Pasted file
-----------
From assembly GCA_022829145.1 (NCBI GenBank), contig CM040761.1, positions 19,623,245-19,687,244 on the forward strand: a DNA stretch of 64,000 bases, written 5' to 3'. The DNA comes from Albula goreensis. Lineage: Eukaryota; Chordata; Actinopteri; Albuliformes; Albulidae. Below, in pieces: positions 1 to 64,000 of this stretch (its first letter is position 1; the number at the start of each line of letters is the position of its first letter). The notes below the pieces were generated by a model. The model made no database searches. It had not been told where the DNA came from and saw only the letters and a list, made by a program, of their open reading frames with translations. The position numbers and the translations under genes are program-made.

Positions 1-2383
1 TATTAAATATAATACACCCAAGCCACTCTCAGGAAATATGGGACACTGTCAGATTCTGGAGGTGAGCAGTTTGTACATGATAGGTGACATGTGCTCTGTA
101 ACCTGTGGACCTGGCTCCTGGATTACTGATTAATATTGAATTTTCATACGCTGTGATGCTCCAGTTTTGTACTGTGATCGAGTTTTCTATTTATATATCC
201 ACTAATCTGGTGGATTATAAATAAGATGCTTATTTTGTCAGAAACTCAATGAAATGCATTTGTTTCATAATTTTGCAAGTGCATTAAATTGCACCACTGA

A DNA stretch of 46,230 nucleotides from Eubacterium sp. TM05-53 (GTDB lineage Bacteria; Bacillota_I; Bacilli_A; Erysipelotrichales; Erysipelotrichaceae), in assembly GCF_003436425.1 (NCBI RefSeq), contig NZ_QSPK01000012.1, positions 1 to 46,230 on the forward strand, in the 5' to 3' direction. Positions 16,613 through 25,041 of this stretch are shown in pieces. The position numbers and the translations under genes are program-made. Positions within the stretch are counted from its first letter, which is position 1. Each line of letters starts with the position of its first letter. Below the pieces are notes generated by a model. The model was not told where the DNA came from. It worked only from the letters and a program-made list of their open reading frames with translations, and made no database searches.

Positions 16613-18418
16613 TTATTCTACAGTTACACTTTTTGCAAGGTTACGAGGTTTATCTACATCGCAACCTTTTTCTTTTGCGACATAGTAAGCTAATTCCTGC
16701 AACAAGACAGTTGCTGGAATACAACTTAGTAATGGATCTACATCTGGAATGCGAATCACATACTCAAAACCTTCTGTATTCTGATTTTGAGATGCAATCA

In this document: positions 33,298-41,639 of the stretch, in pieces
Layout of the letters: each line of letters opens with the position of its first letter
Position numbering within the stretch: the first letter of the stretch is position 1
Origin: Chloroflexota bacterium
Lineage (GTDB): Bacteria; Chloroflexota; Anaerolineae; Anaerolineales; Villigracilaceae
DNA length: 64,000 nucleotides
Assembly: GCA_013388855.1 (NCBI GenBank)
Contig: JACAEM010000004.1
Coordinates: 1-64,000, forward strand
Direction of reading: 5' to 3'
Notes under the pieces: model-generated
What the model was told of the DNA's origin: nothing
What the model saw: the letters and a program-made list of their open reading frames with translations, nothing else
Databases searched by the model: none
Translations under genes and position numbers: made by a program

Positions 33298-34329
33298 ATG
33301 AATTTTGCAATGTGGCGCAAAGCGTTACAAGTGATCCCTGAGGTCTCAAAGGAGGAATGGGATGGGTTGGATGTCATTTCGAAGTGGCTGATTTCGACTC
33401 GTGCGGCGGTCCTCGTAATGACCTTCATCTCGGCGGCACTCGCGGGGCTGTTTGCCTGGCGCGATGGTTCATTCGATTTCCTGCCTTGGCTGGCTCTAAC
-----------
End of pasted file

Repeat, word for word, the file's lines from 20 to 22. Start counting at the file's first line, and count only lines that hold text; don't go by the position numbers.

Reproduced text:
Notes under the pieces: model-generated
What the model was told of the DNA's origin: nothing
What the model saw: the letters and a program-made list of their open reading frames with translations, nothing else